Let’s start with Guillaume de Machaut, the French composer, deemed the most important composer of the 14th century. Born in 1300, he survived one of the worst plagues in recorded history, the Black Plague. By 1348, the pandemic had devastated much of europe, and finally arrived in Northern France. Interestingly scholars say Guillaume de Machautadvocated quarantine, saying it was the only effective form of defense. Germs were not properly understood at this time, the belief was that the plague was a punishment from the divine. Many of the aristocrats went into isolation during this period, and Machaut, in his early 40s was fortunate enough to go with them. He would have entertained the aristocrats with his music and poetry. He survived the great plague, which took about 7 years to pass. Shortly after this he composed his famous work, Messe de Nostre Dame (Mass of Our Lady), in the early 1360s Here is one movement of the work, Kyrie, with words meaning, “Lord have Mercy”
Listz saw Troublesome Times
We wait for centuries before there is another dramatic epidemic. The outbreak of 1832 certainly affected the composer Franz Listz, one of the greatest pianists of all time. Born in 1811, Listz was 21 years old when he attended a charity concert to help support victims of the Perisian Cholera epidemic, arranged by Paganini. This pivotal concert has such an impact on the young composer, that he makes the decision to become the greatest virtuoso pianist in all of Europe. Perhaps grappling with the amount of tragedy affecting the world, he wrote the work Totentanz (Dance Of Death) for piano and orchestra, in 1838. This work was certainly ahead for its time. It explores a harsh style, and would have shocked audiences of the time: https://www.youtube.com/watch?v=u64Nu2N8CHw
Spanish Flu, and Four Great Composers
Stravinsky, one of the greatest composers of the 20th century, and especially known for his work “Rite of Spring”, was 36 when the Spanish Flu, one of the world’s worst pandemics, began to affect the world.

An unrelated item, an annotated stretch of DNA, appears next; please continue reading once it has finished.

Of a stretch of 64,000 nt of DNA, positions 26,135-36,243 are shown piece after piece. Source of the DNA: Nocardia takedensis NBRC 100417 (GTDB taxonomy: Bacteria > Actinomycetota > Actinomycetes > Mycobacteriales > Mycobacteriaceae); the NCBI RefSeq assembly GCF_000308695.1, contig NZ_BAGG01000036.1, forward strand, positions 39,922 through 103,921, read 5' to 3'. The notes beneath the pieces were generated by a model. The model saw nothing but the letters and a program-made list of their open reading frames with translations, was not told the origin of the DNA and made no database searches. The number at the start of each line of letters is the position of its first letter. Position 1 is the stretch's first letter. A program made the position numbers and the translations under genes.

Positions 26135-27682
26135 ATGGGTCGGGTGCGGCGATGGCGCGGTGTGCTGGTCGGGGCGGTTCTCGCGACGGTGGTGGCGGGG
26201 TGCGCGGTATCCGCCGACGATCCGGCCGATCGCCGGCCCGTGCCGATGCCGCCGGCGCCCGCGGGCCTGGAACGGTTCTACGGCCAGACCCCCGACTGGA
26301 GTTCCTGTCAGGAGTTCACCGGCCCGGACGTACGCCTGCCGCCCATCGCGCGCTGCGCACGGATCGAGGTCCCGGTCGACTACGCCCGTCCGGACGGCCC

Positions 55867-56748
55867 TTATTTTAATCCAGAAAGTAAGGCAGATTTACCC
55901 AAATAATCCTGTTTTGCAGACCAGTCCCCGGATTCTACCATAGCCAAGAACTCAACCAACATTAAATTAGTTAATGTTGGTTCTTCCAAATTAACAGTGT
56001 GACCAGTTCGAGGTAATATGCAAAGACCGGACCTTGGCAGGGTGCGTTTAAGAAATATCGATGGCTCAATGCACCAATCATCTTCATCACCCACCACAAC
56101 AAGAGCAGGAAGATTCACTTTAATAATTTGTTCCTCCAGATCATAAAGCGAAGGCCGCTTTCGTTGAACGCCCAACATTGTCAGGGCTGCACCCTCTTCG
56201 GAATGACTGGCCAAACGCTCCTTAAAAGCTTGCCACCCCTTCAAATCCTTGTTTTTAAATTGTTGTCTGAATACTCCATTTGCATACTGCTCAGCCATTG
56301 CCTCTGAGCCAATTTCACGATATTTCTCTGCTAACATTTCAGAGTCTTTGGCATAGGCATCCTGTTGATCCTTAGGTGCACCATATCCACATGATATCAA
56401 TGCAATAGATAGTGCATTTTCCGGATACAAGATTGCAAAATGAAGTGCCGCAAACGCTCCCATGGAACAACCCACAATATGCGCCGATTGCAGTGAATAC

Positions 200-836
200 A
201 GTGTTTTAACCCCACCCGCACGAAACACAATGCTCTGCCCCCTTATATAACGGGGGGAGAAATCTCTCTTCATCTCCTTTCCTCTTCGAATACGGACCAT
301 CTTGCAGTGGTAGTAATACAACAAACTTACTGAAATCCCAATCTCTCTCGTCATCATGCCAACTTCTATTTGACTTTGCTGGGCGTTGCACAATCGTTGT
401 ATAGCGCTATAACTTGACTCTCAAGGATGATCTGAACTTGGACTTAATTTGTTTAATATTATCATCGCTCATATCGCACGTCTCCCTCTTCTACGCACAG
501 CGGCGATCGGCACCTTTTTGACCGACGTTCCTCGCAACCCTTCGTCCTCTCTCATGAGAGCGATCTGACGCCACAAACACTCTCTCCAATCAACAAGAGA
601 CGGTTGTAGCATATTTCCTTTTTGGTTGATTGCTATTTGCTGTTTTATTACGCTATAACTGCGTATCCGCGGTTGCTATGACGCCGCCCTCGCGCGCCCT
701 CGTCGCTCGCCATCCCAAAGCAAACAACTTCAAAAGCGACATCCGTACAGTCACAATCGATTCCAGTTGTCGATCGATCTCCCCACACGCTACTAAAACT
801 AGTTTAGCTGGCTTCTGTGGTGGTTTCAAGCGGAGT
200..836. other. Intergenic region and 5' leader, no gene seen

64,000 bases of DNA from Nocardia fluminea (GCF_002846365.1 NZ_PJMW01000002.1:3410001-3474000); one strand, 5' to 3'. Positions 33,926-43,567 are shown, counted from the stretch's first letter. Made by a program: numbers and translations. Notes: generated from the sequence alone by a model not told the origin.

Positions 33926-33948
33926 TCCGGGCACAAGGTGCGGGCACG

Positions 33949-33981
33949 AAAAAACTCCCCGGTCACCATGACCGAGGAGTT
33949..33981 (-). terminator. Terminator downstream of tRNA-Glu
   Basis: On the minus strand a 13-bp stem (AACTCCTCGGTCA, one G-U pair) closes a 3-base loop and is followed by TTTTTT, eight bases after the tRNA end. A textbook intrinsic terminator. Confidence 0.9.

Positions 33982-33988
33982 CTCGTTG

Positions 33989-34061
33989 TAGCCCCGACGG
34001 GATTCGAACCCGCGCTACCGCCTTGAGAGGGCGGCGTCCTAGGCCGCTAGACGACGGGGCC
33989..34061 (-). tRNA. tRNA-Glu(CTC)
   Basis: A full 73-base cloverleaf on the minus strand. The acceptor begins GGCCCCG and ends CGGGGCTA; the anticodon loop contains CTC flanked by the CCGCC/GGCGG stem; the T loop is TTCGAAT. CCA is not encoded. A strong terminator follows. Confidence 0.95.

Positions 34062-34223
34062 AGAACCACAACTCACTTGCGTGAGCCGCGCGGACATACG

Prior to the pandemic, Stravinsky, despite having written many great works, was struggling financially. In 1918, in Switzerland Stravinsky caught the Spanish Flu.
In the meantime, Bela Bartok, the great Hungarian composer, catches the Spanish Flu at the same time in Hungary. He spends 23 days in bed, and describes struggling with the horrible virus, unable to hear or think clearly. In the meantime in New York, Rachmaninoff, who had just arrived from a transatlantic voyage, fell ill with the virus Also in New York, Prokofiev, the great composer, had recently started his national tour. He was forced to cancel everything because concerts and public gatherings were banned. Prokofiev wrote in his diary “I am gripped by complete panic about the influenza. To flee from Bolshevism only to die from the Spanish Flu in New York! What a morbid joke!” Interestingly he was the only composer of these four who did not catch the virus.
There is nothing new in the bans on public gatherings and concerts, quarantines, and fundraising. Around the world, in locked down cities, musicians are practicing and writing. Some are performing out their windows to boost morale for their neighbors. In italy, quarantined musicians in an apartment complex produced this rather elaborate performance!
This Pandemic will pass as many have before, and great music will continue to live on and grow. Even now, a great work is being written. Many are finding solace during this challenging time, by picking up their instrument.